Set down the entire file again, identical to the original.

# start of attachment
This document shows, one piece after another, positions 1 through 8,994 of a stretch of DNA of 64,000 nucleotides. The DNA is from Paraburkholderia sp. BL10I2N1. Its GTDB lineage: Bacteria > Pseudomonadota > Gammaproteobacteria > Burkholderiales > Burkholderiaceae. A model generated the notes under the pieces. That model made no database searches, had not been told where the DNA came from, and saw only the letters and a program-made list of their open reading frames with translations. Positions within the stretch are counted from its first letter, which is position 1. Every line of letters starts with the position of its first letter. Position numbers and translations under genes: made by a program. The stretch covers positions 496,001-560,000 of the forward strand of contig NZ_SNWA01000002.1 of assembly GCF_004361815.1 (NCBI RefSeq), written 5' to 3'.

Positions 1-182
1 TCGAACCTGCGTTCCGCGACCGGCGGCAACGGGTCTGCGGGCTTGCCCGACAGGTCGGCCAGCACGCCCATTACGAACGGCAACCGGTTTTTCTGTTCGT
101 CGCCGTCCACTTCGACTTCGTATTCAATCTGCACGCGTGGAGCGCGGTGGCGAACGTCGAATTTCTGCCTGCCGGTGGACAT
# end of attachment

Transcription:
This document shows, one piece after another, positions 1 through 8,994 of a stretch of DNA of 64,000 nucleotides. The DNA is from Paraburkholderia sp. BL10I2N1. Its GTDB lineage: Bacteria > Pseudomonadota > Gammaproteobacteria > Burkholderiales > Burkholderiaceae. A model generated the notes under the pieces. That model made no database searches, had not been told where the DNA came from, and saw only the letters and a program-made list of their open reading frames with translations. Positions within the stretch are counted from its first letter, which is position 1. Every line of letters starts with the position of its first letter. Position numbers and translations under genes: made by a program. The stretch covers positions 496,001-560,000 of the forward strand of contig NZ_SNWA01000002.1 of assembly GCF_004361815.1 (NCBI RefSeq), written 5' to 3'.

Positions 1-182
1 TCGAACCTGCGTTCCGCGACCGGCGGCAACGGGTCTGCGGGCTTGCCCGACAGGTCGGCCAGCACGCCCATTACGAACGGCAACCGGTTTTTCTGTTCGT
101 CGCCGTCCACTTCGACTTCGTATTCAATCTGCACGCGTGGAGCGCGGTGGCGAACGTCGAATTTCTGCCTGCCGGTGGACAT